The finished scroll
The original exemplar. Urs Graf, 1521
Painting on Black to represent White Line Wood cut technique
Next assignment - Magdalena's Silver Rapier. I was please to receive this assignment because Magdalena is a good friend and fellow Sharc. I wanted to do something that would be close to her personna (15th century landsknecht), so I began digging into possible exemplars. Low and behold, I discovered some beautiful reverse block prints by Urs Graf that caught my eye. I found an entire grouping of Urs Graf white-line technique here
and specifically I decided that "The Bearer of Zug", which by the way is a GREAT name, would do very nicely here .
Urs Graf was an a jack of all trades in Switzerland, having been a goldsmith, painter and a printmaker. He was also a mercenary soldier, as is evident by his studies of the military subjects that he painted, etched and made woodcuts depicting. He was born around 1485 and died sometime in October of 1528. The particularly technique that he used was white-line wood cut technique. This is the opposite of normal wood cut technique, where the majority of wood is removed to allow for white space around the figure and the hatching is inked. The reverse technique allows for black to surround the figure and the white is the hatching, creating an image on a black background.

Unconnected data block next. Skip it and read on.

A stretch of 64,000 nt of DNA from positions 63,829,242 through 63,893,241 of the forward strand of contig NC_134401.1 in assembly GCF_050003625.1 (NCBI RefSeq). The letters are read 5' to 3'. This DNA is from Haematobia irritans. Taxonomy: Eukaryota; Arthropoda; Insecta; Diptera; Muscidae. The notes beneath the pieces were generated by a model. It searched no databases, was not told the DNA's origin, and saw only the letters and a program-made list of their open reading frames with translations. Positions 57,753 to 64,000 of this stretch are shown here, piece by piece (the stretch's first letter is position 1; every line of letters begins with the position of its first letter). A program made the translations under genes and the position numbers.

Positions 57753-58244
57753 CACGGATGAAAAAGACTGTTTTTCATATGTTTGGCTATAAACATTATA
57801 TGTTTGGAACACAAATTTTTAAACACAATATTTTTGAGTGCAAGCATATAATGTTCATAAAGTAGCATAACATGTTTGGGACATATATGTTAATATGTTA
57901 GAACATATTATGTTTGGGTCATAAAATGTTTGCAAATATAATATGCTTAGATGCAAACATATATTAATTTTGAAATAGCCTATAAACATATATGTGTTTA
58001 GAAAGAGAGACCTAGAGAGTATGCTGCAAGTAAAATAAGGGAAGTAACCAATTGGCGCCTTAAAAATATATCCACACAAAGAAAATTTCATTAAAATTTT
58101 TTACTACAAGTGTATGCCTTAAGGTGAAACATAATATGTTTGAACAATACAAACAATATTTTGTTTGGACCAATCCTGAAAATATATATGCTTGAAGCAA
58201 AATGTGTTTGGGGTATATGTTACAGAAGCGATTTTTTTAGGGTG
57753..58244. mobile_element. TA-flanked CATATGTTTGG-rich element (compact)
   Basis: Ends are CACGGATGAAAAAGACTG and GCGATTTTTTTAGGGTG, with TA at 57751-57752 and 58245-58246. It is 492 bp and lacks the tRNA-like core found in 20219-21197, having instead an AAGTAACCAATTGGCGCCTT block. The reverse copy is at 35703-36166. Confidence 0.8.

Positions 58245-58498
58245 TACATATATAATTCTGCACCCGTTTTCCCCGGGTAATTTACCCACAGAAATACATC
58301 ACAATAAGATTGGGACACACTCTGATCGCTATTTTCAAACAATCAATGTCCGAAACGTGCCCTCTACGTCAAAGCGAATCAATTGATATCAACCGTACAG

For more information on Urs Graf, I have the following links:
Art Institute of Chicago
Fine Arts Museums of San Francisco (contains early work)
The Cleveland Art Museum
Harvard Art Museums
I have done several black hours, so this seemed like a different riff on a similar idea.
So I started with some experiments on black paper to get the right color match. Permanent white did not have the right look, nor did gold goauche or mosaic gold.
The test swatches are below.
Next step was sketching out the figure, the placement of the words and the silver rapier. Many people don't include the messy bits, but I think it is important to include those to show people that the process can be messy and it is an important step.
Reflection: I was inordinately proud of this work. I think that this is one of my better pieces by far. I still need to improve my calligraphy but I am much more confident in it than I have been in the past. I think I might also balance out the legs a little more, giving the right sided leg more detail.